When I was growing up in the Adirondacks, nature was my playground, and the woods behind our house was a second home. Summers were spent hiking Mount Baker or swimming and fishing in Moody Pond. My mother’s garden – where we picked squash, beans and rhubarb – taught me to understand nature’s lifecycle. In the spring, the smell of lilacs infused the air.

During the winter months, I enjoyed sledding in the front yard, skiing Pisgah Mountain, and (my favorite) skating the frozen pond at the bottom of our hill. Every winter, I would wait anxiously until my father had carefully evaluated the thickness of the ice to determine if it was safe to proceed. Then he would shovel a personal skating rink for me. We would spend hours together on the ice, racing each other, imitating the speed skaters from the Olympics we’d seen in nearby Lake Placid in 1980. I’m sure I wasn’t the only girl of the era to have Olympic dreams.

Growing up, we had only three stations on our black and white TV, which forced me to find my own entertainment. This inevitably led to time spent outdoors. Fortunately for me, both of my parents were at home in nature. They loved camping, hiking, and canoeing. Parents of that era would shoo their children outside first thing on a Saturday morning, understanding at an intuitive level that children need to have a relationship with their natural environment.

Back then, I would seek out my neighbor and best buddy, David. We would hit the woods, exploring the tree fort my sister Allison had built or collecting turtles or toads, whatever caught our eye; we’d stay busy until the sun went down.

My girlfriends and I had a favorite summer tradition of camping out in the backyard. Once it was dark, my jokester father would imitate a bear to give us a little scare and keep us on our toes. On clear spring evenings, Dad would set up his telescope to view the stars in the sky, often pointing out the star for which I was named, Aldebaran, in the constellation Taurus. All these years later, I have found nothing that compares to an Adirondack sky.

I have no doubt that growing up a child of the woods has had an impact on my current work as a physician. Medical studies show that children benefit when they commune with nature. Time in nature allows children unstructured, creative learning opportunities; it teaches them respect for the environment while providing much-needed physical activity. Increasing rates of depression among children and teens have led many in the mental health field to examine environmental factors for clues, including a child’s interaction with nature. Researchers at Cornell have found that access to natural environments appears to protect children from stress. Additionally, for children diagnosed with Attention Deficit Hyperactivity Disorder, time in nature can minimize their symptoms and provide an alternative to the powerful pharmaceuticals commonly in use.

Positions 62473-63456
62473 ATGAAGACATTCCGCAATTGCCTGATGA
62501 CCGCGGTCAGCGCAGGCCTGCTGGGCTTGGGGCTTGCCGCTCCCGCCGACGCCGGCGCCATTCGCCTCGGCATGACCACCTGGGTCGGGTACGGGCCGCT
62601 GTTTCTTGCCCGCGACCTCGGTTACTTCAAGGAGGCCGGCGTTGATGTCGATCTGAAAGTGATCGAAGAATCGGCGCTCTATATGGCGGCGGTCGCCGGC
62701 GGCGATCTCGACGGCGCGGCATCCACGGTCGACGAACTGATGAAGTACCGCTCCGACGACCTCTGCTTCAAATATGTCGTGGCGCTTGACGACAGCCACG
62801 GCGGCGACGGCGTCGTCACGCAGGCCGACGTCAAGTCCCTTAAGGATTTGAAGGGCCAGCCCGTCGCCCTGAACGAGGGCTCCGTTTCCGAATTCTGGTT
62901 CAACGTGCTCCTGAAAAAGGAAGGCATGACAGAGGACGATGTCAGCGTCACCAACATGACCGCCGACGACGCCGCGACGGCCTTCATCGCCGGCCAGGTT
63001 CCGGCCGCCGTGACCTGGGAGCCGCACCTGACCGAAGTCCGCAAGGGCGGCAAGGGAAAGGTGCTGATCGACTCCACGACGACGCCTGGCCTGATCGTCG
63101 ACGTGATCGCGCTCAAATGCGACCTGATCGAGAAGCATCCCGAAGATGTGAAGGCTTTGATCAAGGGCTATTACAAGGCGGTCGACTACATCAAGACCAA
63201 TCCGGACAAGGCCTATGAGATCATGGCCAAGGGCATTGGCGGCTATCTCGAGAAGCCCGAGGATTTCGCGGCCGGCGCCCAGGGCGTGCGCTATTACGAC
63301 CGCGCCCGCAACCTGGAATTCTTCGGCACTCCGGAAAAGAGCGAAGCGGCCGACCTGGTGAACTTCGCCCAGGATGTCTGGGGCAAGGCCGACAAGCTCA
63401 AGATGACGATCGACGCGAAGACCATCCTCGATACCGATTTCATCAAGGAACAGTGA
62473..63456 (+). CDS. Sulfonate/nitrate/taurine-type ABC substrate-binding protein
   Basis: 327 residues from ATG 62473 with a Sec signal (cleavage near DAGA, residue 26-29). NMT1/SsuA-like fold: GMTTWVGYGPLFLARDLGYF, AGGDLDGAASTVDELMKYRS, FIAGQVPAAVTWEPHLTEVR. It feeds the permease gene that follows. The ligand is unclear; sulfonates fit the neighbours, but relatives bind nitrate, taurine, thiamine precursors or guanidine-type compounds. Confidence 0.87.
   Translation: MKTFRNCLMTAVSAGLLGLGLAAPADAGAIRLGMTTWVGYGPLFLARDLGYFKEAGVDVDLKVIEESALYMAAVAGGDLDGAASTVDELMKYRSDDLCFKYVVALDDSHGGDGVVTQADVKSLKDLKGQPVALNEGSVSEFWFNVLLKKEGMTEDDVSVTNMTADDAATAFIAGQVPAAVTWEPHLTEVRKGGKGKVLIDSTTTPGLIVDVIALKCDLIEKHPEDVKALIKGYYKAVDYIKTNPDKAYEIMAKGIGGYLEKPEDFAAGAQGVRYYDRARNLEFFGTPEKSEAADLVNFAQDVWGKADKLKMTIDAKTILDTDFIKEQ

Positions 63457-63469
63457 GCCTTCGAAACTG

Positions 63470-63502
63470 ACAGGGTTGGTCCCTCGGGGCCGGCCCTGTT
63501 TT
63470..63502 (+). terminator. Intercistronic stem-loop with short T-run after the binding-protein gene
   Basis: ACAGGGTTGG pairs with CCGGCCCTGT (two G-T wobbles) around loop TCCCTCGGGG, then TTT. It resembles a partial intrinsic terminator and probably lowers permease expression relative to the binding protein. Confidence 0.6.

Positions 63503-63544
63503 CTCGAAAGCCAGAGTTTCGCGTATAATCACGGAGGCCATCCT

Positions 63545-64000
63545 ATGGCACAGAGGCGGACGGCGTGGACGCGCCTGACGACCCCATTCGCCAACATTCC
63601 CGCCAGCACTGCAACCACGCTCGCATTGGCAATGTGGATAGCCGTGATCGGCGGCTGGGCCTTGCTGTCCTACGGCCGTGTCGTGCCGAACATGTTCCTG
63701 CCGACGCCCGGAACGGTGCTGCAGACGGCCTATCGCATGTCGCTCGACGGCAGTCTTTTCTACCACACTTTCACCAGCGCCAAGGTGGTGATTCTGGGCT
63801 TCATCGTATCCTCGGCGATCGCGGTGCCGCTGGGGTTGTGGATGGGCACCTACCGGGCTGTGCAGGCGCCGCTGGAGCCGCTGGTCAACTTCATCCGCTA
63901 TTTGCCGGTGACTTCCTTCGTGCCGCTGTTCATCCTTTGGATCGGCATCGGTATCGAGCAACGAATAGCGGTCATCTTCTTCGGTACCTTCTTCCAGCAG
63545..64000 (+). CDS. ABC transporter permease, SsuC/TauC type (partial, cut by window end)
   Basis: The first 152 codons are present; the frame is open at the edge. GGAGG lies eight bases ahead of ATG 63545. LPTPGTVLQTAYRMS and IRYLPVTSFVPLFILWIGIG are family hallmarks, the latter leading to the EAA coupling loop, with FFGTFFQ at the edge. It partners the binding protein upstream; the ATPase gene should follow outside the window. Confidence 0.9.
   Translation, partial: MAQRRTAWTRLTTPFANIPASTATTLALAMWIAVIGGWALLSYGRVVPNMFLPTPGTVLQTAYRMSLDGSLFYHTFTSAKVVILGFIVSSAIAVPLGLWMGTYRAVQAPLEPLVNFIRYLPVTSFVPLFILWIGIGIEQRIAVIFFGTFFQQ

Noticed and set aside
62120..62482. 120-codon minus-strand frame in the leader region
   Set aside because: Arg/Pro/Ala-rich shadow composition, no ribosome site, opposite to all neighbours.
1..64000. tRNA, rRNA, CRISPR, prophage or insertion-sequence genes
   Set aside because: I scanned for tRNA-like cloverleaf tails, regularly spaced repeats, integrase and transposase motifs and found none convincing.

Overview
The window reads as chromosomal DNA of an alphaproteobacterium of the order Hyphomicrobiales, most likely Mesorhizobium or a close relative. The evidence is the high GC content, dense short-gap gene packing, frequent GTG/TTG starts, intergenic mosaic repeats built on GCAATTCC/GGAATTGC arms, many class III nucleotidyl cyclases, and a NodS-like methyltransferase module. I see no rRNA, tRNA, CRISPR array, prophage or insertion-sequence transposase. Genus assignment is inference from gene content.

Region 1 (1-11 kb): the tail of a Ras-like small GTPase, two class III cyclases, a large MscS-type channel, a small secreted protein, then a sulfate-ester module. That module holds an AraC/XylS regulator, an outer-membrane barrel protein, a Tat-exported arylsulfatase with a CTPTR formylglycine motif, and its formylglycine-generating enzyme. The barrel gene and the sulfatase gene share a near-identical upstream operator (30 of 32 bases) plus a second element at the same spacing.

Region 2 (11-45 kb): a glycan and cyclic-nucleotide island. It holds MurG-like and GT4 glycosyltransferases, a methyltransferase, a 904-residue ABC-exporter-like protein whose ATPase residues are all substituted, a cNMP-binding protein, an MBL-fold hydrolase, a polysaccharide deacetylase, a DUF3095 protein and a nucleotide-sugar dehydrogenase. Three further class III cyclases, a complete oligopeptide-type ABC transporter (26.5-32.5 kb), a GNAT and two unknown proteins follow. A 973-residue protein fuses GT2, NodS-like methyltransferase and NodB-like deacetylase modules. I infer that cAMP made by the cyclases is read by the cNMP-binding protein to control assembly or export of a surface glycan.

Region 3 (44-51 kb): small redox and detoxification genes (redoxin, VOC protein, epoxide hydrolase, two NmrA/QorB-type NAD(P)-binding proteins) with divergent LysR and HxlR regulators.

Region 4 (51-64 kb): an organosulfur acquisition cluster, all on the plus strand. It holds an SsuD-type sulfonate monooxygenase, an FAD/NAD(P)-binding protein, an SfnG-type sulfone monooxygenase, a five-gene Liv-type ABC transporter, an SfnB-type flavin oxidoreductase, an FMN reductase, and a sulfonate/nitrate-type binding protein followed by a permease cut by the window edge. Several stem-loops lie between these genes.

The concept of nature as a source for healing is not new or original. Hippocrates, the father of modern medicine, expressed his belief that “nature cures, not the physician.” Galen, the renowned Greek physician and philosopher, agreed, stating: “The physician is only nature’s assistant.” Henry David Thoreau often wrote about the human need for the natural world, claiming that “we need the tonic of wildness.”

In its heyday, my home town of Saranac Lake was a center of healing for patients with tuberculosis. Dr. Edward Livingston Trudeau came to the mountains expecting to die; he not only survived but also went on to found The Adirondack Cottage Sanatorium, so that other patients could “take the cure.” Robert Louis Stevenson was probably the most famous patient to come seeking a cure in the crisp mountain air, living in the Baker Cottage, not far from the home where I grew up.

Today, modern medicine is moving back in the direction of using nature and her elements as a source for healing. Hospitals are emphasizing natural settings with skylights, courtyards, and gardens, giving patients opportunities for contemplation and relaxation. Medical studies have found that natural scenes reduce blood pressure and enhance psychological wellbeing. I have seen firsthand the power of nature at work. “Janine,” a patient of mine, suffered a traumatic brain injury in a car accident. During her long and difficult recovery, she found taking her wheelchair to the park and visiting the stables where she kept her horse to be powerful tools for coping with anxiety and pain. Additionally, through the use of visualization techniques emphasizing natural sounds and scenes, she was able to relax, learning to control the muscle cramps that plagued her.

“Janine’s” story is by no means unique. As we continue to understand the importance of the natural world to human health, it is more important than ever to protect our natural spaces. In the tradition of physicians who have come before me, I often find myself recommending time in nature to my patients seeking refuge from their hectic lives.

Aldebra Schroll is a family medicine physician and writer with an interest in holistic health.

 
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